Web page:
[2] Requirements, necessary governmental approvals, and procedures are beyond the scope of this FAQ

[3] A “Close Corporation” is a unique statutory California entity which is generally restricted to smaller closely held corporate ownership and has very limited uses, which is beyond the scope of this FAQ.

[4] Each Governmental Regulatory Agency has specific regulations which are beyond the scope of this FAQ.

[5] California Corporation Code Section 207 provides that a corporation shall have “the power to: (a) Adopt, use and at will alter a corporate seal, but failure to affix a seal does not affect the validity of any instrument.” [Emphasis added]

[6] A common misperception in the public is a S Corporation is a corporation treated as a partnership for income tax purposes.  This is a dangerous oversimplification.  For example, unlike a partnership, the distribution or transfer of assets out of a S Corporation is deemed to be a sale of such assets at their fair market value, which can result, and often times does, in a surprising recognition of income or gain to the shareholder.

[7] In order for a corporation to be treated as an S Corporation, all of the then current shareholders (and their spouses) must sign and file the Election To Be Treated As a Small Business Corporation (IRS Form 2553) and additional eligibility requirements beyond the scope of this FAQ must be satisfied

You may have heard that California has a new privacy law. The California Consumer Privacy Act (CCPA) came into effect on January 1, 2020. It covers large(r) businesses in California. Covered businesses have to give “consumers” four key rights:

  • The right to know their privacy practices regarding how they collect, use, share, and sell consumers’ personal information.
  • The right to demand that businesses delete personal information.  There are some exceptions in the law.

What if you never knew your grandfather because he allegedly died early in life from natural causes, and one day an elderly gentleman informs you that your grandfather died of “lead poisoning”?

That real-life event prompted author and San Jose’s Sam’s BBQ owner, Sam Carlino to discover his grandfather and great uncle control the flow of prohibition alcohol in Colorado before their gruesome and bloodied separate assassinations in 1931.  “Colorado’s Carlino Brothers” provides newspaper accounts, intimate photographs and surprising revelations, including the confirmation that his grandfather Pete Carlino met with crime boss “boss of all bosses” Salvador Maranzano in New York before his murder under the orders of Charles “Lucky” Luciano, and that both men’s September 10, 1931 assassinations may not have been a coincidence.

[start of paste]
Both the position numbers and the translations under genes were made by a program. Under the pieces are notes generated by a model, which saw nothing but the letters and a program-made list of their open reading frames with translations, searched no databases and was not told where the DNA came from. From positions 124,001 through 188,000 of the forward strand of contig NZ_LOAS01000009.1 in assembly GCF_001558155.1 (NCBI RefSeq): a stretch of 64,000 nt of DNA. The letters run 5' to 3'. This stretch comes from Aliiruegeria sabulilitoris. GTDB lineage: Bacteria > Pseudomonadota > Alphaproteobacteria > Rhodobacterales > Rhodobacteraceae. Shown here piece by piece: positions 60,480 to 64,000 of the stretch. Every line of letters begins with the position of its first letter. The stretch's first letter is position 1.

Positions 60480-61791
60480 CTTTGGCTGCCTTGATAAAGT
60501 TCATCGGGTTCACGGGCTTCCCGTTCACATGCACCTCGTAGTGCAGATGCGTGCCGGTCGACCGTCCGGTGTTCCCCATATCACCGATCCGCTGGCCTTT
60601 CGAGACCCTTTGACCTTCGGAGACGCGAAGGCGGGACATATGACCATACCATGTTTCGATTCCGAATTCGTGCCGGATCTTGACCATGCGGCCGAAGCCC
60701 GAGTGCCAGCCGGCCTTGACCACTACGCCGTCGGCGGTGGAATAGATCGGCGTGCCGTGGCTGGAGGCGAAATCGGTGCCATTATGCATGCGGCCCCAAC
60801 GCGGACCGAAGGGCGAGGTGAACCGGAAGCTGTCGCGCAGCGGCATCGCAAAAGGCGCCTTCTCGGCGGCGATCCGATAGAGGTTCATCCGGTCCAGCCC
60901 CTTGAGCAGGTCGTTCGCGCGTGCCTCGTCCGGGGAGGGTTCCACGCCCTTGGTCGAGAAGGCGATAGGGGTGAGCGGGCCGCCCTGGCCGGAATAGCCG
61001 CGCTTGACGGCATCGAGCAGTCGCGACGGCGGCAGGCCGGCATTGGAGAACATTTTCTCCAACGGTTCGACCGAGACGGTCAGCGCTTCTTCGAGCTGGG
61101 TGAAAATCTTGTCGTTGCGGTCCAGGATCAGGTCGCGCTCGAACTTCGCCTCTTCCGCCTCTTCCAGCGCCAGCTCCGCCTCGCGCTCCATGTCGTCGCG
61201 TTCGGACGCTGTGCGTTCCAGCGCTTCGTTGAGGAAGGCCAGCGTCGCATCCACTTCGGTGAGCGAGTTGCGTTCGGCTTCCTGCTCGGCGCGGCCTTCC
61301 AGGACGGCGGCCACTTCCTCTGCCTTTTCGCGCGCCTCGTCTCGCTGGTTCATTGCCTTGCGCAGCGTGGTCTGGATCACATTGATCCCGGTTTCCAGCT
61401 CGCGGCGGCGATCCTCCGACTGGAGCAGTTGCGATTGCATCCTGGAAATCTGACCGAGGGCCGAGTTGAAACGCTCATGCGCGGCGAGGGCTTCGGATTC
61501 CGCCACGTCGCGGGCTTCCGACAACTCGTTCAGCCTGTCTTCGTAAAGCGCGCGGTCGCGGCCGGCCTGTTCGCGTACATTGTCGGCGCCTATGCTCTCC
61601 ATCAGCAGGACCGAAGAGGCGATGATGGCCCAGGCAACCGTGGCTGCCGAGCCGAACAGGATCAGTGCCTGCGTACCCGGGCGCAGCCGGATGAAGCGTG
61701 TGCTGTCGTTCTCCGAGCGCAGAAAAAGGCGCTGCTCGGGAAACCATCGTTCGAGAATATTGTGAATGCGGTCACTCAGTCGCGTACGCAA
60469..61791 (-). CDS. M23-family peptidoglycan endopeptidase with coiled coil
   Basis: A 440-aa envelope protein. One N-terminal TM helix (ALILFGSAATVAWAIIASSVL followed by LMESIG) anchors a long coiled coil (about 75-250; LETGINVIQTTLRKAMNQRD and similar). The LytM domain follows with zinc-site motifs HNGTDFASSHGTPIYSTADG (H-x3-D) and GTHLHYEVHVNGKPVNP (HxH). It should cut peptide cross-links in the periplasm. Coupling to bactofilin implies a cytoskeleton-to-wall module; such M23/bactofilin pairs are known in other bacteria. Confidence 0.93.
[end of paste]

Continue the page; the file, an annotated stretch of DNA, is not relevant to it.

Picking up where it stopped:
Congratulations Sam Carlino on the successful launch of your riveting book on Amazon.  It was an honor to assist you in this journey.


Shareholder Stephen Wu will be speaking at the American Bar Association Annual Meeting in San Francisco. On August 9 at 2 pm, he will be presenting in a panel Presidential Showcase continuing legal education program entitled “Law Firm Cybersecurity Requirements You Never Dreamed Of: Emerging Threats, Ethical Obligations, and Survival Tactics.” The sponsor is the ABA Cybersecurity Legal Task Force, and Stephen is a new member of the Task Force. If you are attending the ABA Annual Meeting, please join us. For event details please click on the link below:

On May 23, 2019, shareholder Stephen Wu spoke with Marianne Kolbasuk McGee of Information Security Media Group about a HIPAA an enforcement case.

The case was brought by the Office for Civil Rights, Department of Health and Human Services. It emphasized the importance of conducting a security program risk assessment in order to prevent security breaches.

To read the article with Stephen’s comments click here.

Today, shareholder Stephen Wu hosted DMH Stallard partner Anthony Lee and talked about fast-breaking news about personal data exports from the United Kingdom to the United States in light of Brexit and the status of the General Data Protection Regulation in the United Kingdom.  Steve Wu spoke about the American Artificial Intelligence Initiative executive order that President Donald Trump was expected to sign today.

To listen to the podcast or download a copy, please click here.